NASA is giving Mars rover Spirit one more month to signal that she’s still alive before search operations are scaled back and attention shifted to her sister rover Opportunity. Unfortunately, the prognosis isn’t good. It’s been a little over a year since Spirit last communicated and it’s looking increasingly likely she’s succumbed to a lack of energy and freezing conditions on the Martian surface.
As far as space missions go, you couldn’t find a better epic tale than that of Mars Expedition Rover Spirit. Designed to last 3 months, roved for six years; lost the use of a wheel, turned it into a nifty trench-digging tool; nearly died, came back to life; had memory problems, shrugged them off… the list could go on for ever. However, it’s now official, this is one challenge the little wheeled warrior couldn’t beat; she’s stuck in the sand and there’s nowhere to go.
Mars Rover Spirit is now “Mars Base Spirit.”
Naturally when NASA broke the news that Spirit was going to remain stuck in a hole in Gusev crater for the rest of her days, we weren’t surprised, but everyone was sad. That little robot has captivated the world with all her escapades, and although she’s a machine, we’ve all personified Spirit. She’s the little rover that could.
And she‘s a girl, obviously.
But wait! Spirit is not dead quite yet. Spirit will hopefully become a stationary science probe if she makes it through winter (but that’s a big “if”). Once the Sun dips closer to the horizon during the winter months, less sunlight will hit the rover’s solar panels. Depending on how much energy Spirit has in reserves and how much dust coats the panels (making them less efficient at collecting the dwindling light), we could be looking at the end of the mission all together. Assuming she makes it through till spring, it’s conceivable that Spirit can be used as a weather outpost and, intriguingly, a tracking beacon to measure Mars’ wobble. The tiny wobble could lead scientists to understand the interior of the planet.
“We think we can actually determine whether the core of Mars is liquid or molten,” said Cornell University’s Steve Squyres, the lead scientist of the Mars rover program. “There’s compelling evidence that Mars once had a pretty powerful internally generated magnetic field and that probably required a core of iron that was liquid.”
If Spirit can make it through the winter and help NASA understand the interior of Mars, that would be the icing on the cake. Although Spirit may not be dominating the surface of Mars like her sister rover Opportunity (who’s notched up over 12 km so far and still going strong), perhaps she can dominate the interior of Mars by remaining stationary in the sand.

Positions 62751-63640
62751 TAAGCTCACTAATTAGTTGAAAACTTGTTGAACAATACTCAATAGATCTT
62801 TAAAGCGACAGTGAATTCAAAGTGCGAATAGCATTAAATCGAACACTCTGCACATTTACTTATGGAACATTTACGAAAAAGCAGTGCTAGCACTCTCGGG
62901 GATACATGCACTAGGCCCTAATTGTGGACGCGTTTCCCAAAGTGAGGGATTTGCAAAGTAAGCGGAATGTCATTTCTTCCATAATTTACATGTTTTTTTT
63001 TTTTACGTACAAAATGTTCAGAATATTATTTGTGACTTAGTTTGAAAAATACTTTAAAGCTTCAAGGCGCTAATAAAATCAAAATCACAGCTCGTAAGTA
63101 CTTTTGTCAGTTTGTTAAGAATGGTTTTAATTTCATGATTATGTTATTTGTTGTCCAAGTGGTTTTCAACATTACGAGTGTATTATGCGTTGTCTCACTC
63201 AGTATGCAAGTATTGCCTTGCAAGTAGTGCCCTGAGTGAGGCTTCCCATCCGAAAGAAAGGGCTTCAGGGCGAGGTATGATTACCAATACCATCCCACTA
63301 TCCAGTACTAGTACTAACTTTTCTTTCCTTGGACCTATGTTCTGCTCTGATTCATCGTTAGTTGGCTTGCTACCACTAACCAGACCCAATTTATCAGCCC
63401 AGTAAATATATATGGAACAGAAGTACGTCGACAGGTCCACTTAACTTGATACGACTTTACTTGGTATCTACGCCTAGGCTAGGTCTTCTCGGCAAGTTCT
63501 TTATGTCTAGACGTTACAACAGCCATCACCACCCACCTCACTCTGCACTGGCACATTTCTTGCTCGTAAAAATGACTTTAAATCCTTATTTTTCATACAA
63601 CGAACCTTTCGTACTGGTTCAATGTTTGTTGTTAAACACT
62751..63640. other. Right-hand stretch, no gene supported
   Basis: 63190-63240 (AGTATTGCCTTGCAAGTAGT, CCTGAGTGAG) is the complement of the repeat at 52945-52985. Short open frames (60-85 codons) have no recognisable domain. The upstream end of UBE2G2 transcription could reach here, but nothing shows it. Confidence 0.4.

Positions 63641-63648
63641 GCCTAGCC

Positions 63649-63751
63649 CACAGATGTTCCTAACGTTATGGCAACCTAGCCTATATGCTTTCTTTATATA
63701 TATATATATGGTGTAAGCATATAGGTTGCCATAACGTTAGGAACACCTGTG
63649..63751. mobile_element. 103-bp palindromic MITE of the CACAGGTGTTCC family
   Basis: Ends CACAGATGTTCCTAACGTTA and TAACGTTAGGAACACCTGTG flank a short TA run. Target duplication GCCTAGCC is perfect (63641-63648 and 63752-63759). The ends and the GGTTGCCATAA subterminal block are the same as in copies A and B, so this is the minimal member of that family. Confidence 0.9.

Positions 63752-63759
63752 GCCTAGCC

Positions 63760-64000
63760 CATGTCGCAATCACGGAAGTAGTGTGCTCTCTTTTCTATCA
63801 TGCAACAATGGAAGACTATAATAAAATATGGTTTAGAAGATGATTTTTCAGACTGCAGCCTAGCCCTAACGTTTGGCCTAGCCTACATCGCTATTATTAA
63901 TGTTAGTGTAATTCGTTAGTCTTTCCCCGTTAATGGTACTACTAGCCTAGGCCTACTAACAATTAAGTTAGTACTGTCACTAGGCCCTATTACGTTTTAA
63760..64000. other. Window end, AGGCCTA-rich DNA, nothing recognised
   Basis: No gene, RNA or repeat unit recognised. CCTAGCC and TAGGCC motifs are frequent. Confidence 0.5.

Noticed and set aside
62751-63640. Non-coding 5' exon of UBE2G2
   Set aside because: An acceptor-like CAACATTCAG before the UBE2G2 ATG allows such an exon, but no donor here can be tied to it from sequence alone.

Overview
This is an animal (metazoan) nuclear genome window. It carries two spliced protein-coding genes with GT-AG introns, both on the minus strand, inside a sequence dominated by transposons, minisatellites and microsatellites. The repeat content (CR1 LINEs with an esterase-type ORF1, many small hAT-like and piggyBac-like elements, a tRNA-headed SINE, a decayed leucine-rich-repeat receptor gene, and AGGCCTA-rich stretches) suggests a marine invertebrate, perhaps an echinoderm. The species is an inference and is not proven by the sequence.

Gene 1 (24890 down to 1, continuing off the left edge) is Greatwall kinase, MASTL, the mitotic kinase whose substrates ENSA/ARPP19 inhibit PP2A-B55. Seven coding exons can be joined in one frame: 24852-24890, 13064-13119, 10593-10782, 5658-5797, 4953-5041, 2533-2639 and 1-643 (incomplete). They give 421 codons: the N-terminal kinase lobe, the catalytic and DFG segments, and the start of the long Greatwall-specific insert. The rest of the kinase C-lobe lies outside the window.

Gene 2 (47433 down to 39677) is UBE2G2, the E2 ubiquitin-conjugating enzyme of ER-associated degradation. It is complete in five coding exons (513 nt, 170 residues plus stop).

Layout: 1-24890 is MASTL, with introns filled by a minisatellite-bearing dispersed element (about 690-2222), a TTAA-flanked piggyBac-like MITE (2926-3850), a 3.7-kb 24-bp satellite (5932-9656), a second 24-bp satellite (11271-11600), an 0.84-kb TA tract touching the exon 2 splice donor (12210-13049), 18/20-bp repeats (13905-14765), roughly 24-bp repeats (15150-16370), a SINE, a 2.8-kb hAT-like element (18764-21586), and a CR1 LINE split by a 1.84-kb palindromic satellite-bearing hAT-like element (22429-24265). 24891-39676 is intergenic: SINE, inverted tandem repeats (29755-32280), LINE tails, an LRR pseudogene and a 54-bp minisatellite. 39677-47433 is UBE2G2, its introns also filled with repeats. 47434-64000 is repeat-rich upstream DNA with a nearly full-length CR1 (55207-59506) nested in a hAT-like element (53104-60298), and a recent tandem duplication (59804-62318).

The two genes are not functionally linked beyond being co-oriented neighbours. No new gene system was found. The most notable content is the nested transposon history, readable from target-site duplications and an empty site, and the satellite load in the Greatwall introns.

This is hardly surprising if we consider that the lifespan of Spirit should have been 3 months, the fact that it has lasted 69 months (so far) is nothing short of miraculous. In rover-mission-lifetime years, doesn’t that make Spirit and her twin sister Opportunity 1380 years old? (I decided that a “lifetime” is 60 years, in case you were wondering.) Perhaps that’s not how it works, but for NASA to build a robot that has lived 23 times longer than the mission specified is pretty damn impressive. No wonder Spirit is losing her memory. I’m surprised she hasn’t lost the will to live.
Spirit has lost the use of one of her wheels and remains stuck in the sand… so she is showing her age. But still, 23× longer than planned? When I’m 1380 years old, I hope I’m only suffering amnesia every now and again.
On its epic journey to Endeavour Crater, Mars Expedition Rover (MER) Opportunity passed a suspect looking boulder on July 18th. Dubbed “Block Island” by MER controllers, this dark rock looks very different from its surroundings, so Opportunity has been ordered to go off its planned route by 250 meters and have closer look.
Measuring approximately 0.6 meters across, the jagged specimen could be a meteorite, giving the rover a chance to carry out an in-situ analysis of its composition, determining whether or not this is indeed of extra-martian origin.